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Four things every investor should know

Want to add another product to your portfolio? Simon Calton explains how you can minimise mistakes.

In our now many years of advising, helping, fixing and developing property and alternative investments, we have seen copious amounts of mistakes - we’ve made a few ourselves to be honest. We don’t think you can be a seasoned investor in this world without making a few errors.

It’s these mistakes that help to guide you in future transactions. These experiences can have both a positive and negative influence on your decisions as an investor. You must learn from these without letting them taint your view on any one particular offering. Just because one rental property is a nightmare doesn’t mean every real estate investment opportunity is the same.

To alleviate our clients’ worries about whether or not they are letting their experience influence them, we started to put a failsafe in place for our clients to fall back on - a set of rules and expectations that an investment should meet.

In addition to this, most clients have one other wild card in the mix that you cannot account for and is just a personal preference. That could be location of offering, kudos of offering, or type of offering. Their decision for this is normally born from their own experience or experiences they have seen through their peers. While those personal preferences cannot always be accounted for, the following four questions can and should be addressed when considering your next investment product.

1. What is the experience of the company or people involved? What research have you done and what is their track record?

Research does not just have to be on the company itself but can also be done on the main leaders of that company. Be sure when looking at individuals involved to make certain those individuals are physically active and not just lending their name. Google the people and the company. Remembering to ask questions, not just jump to conclusions, when you read or see something online that concerns you. Finding a documented track record is also very helpful. If they have one and can prove their claims, then you are much further down the road to feeling secure. If it is a property investment, get a second opinion on what the realtor is saying to confirm their sales pitch.

2. What is the return on investment?

When working out the return, you have to take all factors into account - what is the annual return and what is the capital gain? In addition to this you must work out your outgoings. This should include everything, including but not limited to accountancy, your time (your time costs money), maintenance costs, currency, and inflation. To not look at these outgoings could be your down fall and is the biggest mistake investors make, especially property investors.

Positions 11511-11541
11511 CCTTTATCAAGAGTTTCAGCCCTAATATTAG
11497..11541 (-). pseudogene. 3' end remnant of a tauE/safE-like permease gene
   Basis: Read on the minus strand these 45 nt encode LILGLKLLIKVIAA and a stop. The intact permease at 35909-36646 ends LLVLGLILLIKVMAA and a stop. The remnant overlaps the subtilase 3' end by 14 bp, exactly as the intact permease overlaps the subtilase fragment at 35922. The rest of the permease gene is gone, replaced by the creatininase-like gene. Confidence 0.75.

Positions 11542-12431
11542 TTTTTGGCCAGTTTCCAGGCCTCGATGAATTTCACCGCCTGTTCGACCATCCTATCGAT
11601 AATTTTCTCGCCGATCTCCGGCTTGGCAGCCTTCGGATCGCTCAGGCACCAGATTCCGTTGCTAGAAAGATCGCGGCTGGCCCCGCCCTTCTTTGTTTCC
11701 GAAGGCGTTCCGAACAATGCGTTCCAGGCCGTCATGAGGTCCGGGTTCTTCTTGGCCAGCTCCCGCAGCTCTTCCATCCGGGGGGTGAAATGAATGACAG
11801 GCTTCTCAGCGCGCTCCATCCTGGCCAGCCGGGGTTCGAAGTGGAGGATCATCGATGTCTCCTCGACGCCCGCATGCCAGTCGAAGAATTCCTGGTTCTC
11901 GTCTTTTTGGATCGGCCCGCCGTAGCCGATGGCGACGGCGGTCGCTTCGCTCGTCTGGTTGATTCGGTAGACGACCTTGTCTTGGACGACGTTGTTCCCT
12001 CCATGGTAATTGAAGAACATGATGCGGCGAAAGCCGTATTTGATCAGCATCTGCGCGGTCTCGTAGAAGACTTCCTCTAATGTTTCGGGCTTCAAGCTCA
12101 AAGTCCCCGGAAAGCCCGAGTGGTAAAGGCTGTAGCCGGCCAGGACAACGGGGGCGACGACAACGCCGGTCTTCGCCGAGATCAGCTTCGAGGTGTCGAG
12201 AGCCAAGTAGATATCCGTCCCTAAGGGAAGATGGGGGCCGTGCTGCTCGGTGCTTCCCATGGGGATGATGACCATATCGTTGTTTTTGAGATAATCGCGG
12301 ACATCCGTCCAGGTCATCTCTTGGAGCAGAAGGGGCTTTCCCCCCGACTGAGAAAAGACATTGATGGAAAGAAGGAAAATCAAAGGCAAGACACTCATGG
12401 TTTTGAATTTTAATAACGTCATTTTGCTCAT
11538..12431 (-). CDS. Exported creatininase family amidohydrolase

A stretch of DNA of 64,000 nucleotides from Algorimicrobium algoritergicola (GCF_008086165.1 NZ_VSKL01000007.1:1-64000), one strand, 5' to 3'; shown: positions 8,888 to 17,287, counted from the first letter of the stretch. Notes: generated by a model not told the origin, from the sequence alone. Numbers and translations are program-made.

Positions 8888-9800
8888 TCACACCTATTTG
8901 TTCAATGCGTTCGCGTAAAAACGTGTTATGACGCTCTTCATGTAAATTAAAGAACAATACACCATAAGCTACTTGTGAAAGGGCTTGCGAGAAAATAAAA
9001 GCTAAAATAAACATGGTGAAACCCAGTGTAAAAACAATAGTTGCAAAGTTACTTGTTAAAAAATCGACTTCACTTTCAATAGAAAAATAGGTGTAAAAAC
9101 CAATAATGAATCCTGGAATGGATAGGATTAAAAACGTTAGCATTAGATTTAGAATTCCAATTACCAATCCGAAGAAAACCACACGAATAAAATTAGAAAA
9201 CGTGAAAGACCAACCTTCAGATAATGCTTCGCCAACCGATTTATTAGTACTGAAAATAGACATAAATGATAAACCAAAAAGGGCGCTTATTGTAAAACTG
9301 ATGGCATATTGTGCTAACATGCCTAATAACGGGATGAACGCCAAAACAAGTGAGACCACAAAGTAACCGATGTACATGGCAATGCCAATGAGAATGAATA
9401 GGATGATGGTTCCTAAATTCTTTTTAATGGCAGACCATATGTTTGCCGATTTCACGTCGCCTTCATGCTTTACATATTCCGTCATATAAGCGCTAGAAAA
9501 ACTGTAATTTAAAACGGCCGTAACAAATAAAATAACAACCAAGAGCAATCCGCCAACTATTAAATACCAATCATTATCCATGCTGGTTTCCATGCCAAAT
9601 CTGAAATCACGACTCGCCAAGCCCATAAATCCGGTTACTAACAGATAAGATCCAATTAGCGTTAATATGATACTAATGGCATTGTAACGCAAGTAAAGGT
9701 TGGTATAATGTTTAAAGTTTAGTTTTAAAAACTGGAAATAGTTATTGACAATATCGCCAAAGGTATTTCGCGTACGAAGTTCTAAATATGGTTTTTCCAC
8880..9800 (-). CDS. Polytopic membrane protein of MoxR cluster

3. How is your investment secure? Run through all 'what if' scenarios.

Security is very important and one factor that is often misrepresented and misunderstood. What is the asset? What if the market takes a downturn? Can you ride out a storm? How diverse is your portfolio at this stage? You may have too much money already in this particular area and one small issue could compound into a larger problem. Just because you hold deeds or a title does not mean that you are secure; you must diligently look at the situation and run it through a stress test.

4. What is your exit? And what happens if the market changes?

Your investment should have a defined exit, but also the ability to adjust that exit if the markets change. If a product Is a good one, it will offer multiple exit opportunities for you to protect yourself against as many eventualities as possible.

Stick to the above and you can better ensure a safer investment for your money. In almost all cases you will have reservations, which is normal. No investment comes without risk and you need to be at peace with this. But by calculating your risk to a certain degree, you can gain confidence in your investment and make the best decision possible for your portfolio.

Simon Calton is Co-Founder and Chief Executive Officer at Carlton James (http://www.carltonjamesgroup.com/) an investment firm that specializes in hospitality, property and technology.



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